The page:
Joab was unable to refute Absalom’s reasoning. And when he went to the king he would press that view on him likewise. And now, after two years of a half-and-half measure, the king sees no alternative but to yield. "When he had called for Absalom, he came to the king, and bowed himself to his face on the ground before the king; and the king kissed Absalom." This was the token of reconciliation and friendship. But it would not be with a clear conscience or an easy mind that David saw the murderer of his brother in full possession of the honours of the king’s son.
In all this conduct of King David we can trace only the infatuation of one left to the guidance of his own mind. It is blunder after blunder. Like many good but mistaken men, he erred both in inflicting punishments and in bestowing favours. Much that ought to be punished such persons pass over; what they do select for punishment is probably something trivial; and when they punish it is in a way so injudicious as to defeat its ends. And some, like David, keep oscillating between punishment and favour so as at once to destroy the effect of the one and the grace of the other. His example may well show all of you who have to do with such things the need of great carefulness in this important matter. Penalties, to be effectual, should be for marked offences, but when incurred should be firmly maintained. Only when the purpose of the punishment is attained ought reconciliation to take place, and when that comes it should be full-hearted and complete, restoring the offender to the full benefit of his place and privilege, both in the home and in the hearts of his parents.
So David lets Absalom loose, as it were, on the people of Jerusalem. He is a young man of fine appearance and fascinating manners. "In all Israel there was none to be so much praised as Absalom for his beauty; from the sole of the foot even to the crown of the head there was no blemish in him. And when he polled his head (for it was at every year’s end that he polled it; because his hair was heavy on him, therefore he polled it) the weight of the hair of his head was two hundred shekels after the king’s weight." No doubt this had something to do with David’s great liking for him. He could not but look on him with pride, and think with pleasure how much he was admired by others. The affection which owed so much to a cause of this sort was not likely to be of the highest or purest quality. What then are we to say of David’s fondness for Absalom? Was it wrong for a father to be attached to his child? Was it wrong for him to love even a wicked child? No one can for a moment think so who remembers that "God commended His love towards us, in that while we were yet sinners Christ died for us." There is a sense in which loving emotions may warrantably be more powerfully excited in the breast of a godly parent toward an erring child than toward a wise and good one. The very thought that a child is in the thraldom of sin creates a feeling of almost infinite pathos with reference to his condition. The loving desire for his good and his happiness becomes more intense from the very sense of the disorder and misery in which he lies. The sheep that has strayed from the fold is the object of a more profound emotion than the ninety- and-nine that are safe within it. In this sense a parent cannot love his child, even his sinful and erring child, too well. The love that seeks another’s highest good can never be too intense, for it is the very counterpart and image of God’s love for sinful men.
But, as far as we can gather, David’s love for Absalom was not exclusively of this kind. It was a fondness that led him to wink at his faults even when they became flagrant, and that desired to see him occupying a place of honour and responsibility for which he certainly was far from qualified. This was more than the love of benevolence. The love of benevolence has, in the Christian bosom, an unlimited sphere- It may be given to the most unworthy. But the love of complacency, of delight in any one, of desire for his company, desire for close relations with him, confidence in him, as one to whom our own interests and the interests of others may be safely entrusted, is a quite different feeling. This kind of love must ever be regulated by the degree of true excellence, of genuine worth, possessed by the person loved. The fault in David’s love to Absalom was not that he was too benevolait, not that he wished his son too well. It was that he had too much complacency or delight in him, delight resting on very superficial ground, and that he was too willing to have him entrusted with the most vital interests of the nation. This fondness for Absalom was a sort of infatuation, to which David never could have yielded if he had remembered the hundred and first Psalm, and if he had thought of the kind of men whom alone when he wrote that psalm he determined to promote to influence in the kingdom.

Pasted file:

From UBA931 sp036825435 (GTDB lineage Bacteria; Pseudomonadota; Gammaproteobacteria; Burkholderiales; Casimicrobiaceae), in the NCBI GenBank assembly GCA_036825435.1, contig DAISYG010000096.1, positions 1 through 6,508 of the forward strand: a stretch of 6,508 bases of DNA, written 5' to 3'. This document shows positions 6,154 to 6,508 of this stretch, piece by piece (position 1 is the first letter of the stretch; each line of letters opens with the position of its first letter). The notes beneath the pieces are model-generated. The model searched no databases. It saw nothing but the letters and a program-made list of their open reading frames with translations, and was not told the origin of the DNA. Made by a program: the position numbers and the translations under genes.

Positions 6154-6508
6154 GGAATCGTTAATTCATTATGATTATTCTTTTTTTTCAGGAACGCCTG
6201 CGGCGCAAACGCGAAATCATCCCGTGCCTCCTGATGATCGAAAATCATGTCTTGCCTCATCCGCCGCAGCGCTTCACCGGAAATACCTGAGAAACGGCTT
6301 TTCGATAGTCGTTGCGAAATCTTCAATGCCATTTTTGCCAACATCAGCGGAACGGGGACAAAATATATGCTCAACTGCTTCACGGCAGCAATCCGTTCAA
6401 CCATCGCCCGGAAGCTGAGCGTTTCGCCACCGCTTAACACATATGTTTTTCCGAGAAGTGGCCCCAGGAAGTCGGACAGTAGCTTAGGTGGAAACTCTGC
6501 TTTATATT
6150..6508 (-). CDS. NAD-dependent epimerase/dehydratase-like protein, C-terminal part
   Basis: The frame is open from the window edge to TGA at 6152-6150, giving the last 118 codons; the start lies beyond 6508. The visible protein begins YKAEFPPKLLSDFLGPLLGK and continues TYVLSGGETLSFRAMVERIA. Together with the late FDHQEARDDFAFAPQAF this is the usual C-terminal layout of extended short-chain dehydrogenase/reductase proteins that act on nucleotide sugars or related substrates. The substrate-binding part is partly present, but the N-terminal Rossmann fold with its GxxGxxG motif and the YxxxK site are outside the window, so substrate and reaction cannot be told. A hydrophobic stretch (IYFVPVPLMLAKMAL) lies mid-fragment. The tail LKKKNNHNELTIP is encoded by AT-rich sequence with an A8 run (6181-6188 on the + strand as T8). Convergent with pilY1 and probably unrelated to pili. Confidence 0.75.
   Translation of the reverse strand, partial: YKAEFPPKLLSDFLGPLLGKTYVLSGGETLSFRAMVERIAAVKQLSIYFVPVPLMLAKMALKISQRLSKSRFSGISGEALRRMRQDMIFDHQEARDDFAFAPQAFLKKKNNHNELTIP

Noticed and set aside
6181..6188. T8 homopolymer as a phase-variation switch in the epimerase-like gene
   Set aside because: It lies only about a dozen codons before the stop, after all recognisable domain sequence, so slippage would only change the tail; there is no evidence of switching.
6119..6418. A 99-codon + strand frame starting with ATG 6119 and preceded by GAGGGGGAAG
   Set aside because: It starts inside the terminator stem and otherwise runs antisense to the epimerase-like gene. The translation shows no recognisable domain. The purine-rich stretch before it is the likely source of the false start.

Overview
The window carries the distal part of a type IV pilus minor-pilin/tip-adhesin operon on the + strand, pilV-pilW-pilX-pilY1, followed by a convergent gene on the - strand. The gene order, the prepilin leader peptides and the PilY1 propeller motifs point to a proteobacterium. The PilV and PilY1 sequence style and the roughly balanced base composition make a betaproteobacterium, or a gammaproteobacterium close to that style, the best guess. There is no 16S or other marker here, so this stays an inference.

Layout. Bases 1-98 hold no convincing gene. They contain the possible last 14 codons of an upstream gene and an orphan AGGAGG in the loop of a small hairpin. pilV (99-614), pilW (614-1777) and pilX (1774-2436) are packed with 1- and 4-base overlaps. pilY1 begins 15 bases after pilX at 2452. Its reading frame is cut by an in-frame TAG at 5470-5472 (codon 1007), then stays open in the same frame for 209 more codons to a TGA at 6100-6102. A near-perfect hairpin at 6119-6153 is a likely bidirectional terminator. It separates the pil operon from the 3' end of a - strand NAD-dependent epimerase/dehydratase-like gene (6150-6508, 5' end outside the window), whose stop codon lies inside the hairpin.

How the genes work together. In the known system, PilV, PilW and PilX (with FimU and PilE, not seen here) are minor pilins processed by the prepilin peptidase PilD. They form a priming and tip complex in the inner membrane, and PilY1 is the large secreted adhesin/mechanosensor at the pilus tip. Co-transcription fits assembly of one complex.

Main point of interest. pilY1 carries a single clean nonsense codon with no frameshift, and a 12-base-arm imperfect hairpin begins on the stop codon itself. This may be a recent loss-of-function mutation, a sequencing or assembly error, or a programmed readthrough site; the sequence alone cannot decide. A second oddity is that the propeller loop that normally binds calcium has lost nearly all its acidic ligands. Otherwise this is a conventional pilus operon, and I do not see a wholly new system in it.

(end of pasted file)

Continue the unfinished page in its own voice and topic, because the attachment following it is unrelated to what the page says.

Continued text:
And on this we found a general lesson of no small importance. Young persons, let us say emphatically young women, and perhaps Christian young women, are apt to be captivated by superficial qualities, qualities like those of Absalom, and in some cases are not only ready but eager to marry those who possess them. In their blindness they are willing to commit not only their own interests but the interests of their children, if they should have any, to men who are not Christians, perhaps barely moral, and who are therefore not worthy of their trust. Here it is that affection should be watched and restrained. Christians should never allow their affections to be engaged by any whom, on Christian grounds, they do not thoroughly esteem. All honour to those who, at great sacrifice, have honoured this rule! All honour to Christian parents who bring up their children to feel that, if they are Christians themselves, they can marry only in the Lord! Alas for those who deem accidental and superficial qualities sufficient grounds for a union which involves the deepest interests of souls for time and for eternity! In David’s ill- founded complacency in Absalom, and the woeful disasters which flowed from it, let them see a beacon to warn them against any union which has not mutual esteem for its foundation, and does not recognize those higher interests in reference to which the memorable words were spoken by our Lord, "What is a man profited if he gain the whole world and lose his own soul?"